# WHY STUDY SEMIGROUPS? John M. Howie 1. Introduction

```WHY STUDY SEMIGROUPS?
John M. Howie
Lecture given to the New Zealand Mathematical Colloquium
1.
Introduction
Before tackling the question in my title I should perhaps begin by
saying what a semigroup is.
operation
.
A non-empty set
(,xy)z
1
S
-
in
lx
we say that
S
is called a semigroup if, for all
=
endowed with a single binary
x ,
y ,
z
in
S ,
x(yz) .
S
Xl
such that, for all
=
x
in
S ,
X
is a semigroup with identity or (more usually) a monoid.
I shall be confining myself today to semigroups that have no additional
structure.
Thus, though semigroups feature quite prominently in parts of
functional analysis, the algebraic structure of those semigroups is usually
very straightforward and so they scarely rate a mention in any algebraic
theory.
Equally, although they are often of greater algebraic interest, I
shall say nothing about topological semigroups.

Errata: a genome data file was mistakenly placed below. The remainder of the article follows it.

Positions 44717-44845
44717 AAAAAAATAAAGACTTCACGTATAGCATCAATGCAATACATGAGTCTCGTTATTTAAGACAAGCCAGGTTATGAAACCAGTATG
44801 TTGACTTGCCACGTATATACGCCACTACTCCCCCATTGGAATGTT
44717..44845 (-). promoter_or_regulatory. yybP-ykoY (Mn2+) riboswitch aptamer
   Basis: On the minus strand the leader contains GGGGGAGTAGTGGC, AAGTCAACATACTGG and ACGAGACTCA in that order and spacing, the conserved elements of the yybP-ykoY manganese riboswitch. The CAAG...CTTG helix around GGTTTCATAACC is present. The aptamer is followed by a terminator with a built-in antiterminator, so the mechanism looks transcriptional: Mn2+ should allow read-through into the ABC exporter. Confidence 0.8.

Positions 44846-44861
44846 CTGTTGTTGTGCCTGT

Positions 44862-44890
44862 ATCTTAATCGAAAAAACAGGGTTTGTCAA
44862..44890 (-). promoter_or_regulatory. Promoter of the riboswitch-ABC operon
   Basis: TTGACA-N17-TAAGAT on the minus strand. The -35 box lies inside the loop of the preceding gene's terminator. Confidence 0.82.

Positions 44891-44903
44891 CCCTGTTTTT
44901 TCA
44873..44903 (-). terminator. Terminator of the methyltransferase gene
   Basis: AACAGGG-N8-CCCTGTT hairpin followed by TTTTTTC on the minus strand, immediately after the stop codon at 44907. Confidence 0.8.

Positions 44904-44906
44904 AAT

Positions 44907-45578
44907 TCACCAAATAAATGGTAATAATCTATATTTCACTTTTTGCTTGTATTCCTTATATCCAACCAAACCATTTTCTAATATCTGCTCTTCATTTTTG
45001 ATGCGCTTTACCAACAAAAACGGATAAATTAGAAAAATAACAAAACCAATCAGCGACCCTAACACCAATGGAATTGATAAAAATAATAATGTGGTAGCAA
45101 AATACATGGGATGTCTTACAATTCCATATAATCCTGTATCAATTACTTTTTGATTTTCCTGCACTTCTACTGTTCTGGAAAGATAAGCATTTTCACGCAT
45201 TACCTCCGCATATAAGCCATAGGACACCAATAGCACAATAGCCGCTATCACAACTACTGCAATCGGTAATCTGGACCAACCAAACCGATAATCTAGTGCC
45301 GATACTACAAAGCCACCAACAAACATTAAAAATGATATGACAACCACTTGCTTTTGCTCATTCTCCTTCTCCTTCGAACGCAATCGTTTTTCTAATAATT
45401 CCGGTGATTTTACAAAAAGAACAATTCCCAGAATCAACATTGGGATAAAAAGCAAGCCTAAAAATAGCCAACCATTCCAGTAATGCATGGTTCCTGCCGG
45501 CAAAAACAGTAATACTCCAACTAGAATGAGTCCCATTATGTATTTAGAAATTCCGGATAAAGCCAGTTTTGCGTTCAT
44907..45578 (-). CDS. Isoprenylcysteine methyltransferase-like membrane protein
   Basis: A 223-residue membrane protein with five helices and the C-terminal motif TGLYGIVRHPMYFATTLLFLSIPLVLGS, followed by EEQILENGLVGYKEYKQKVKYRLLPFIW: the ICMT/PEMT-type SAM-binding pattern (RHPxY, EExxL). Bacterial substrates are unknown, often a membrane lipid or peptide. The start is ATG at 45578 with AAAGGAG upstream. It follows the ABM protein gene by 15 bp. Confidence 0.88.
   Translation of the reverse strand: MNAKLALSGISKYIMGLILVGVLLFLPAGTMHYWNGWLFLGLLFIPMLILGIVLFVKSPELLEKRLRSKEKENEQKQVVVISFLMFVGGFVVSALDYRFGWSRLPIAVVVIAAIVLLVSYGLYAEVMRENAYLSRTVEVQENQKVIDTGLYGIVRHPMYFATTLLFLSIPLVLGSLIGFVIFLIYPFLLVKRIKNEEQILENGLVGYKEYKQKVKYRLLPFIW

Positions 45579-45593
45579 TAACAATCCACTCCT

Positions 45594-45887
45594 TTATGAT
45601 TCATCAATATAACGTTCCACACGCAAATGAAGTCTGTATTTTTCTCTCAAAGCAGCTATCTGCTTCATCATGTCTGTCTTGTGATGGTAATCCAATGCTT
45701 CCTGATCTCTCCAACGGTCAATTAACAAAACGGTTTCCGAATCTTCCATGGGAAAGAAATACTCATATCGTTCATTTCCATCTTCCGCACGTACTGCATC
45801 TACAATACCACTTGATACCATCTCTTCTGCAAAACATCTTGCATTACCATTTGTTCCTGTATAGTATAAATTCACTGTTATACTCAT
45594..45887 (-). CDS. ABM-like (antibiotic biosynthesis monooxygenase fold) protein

Let me begin by answering a slightly different question:
Who studies semigroups?
Section 20
in Mathematical Reviews is entitled
'Groups and generalizations' and has two. 'leper colonies' at the end, called
20M
Semigroups and
20N
Other generalizations.
In the Introduction to
their book The algebraic theory of semigroups in 1961 Clifford and Preston
[2 ]
remarked that about thirty papers on semigroups per year were currently
appearing.
A brief look at recent annual index volumes of Mathematical
Reviews shows that the current figures are
1982
321
1983
310
1984
311 .
Math. Chronicle 16(1987), 1 -14 .
1
Incidentally, comparable figures for 'other generalizations' are about
one third of these.
So it is clear that of all generalizations of the group
concept the semigroup is the one that has attracted the most interest by
far.
I shall in due course hazard a guess as to why this is so.
Mathematicians are rightly a bit suspicious of theories whose only
motive seems to be to generalize existing theories - and if the only motiva­
tion for semigroup theory were to examine group-theoretical results with a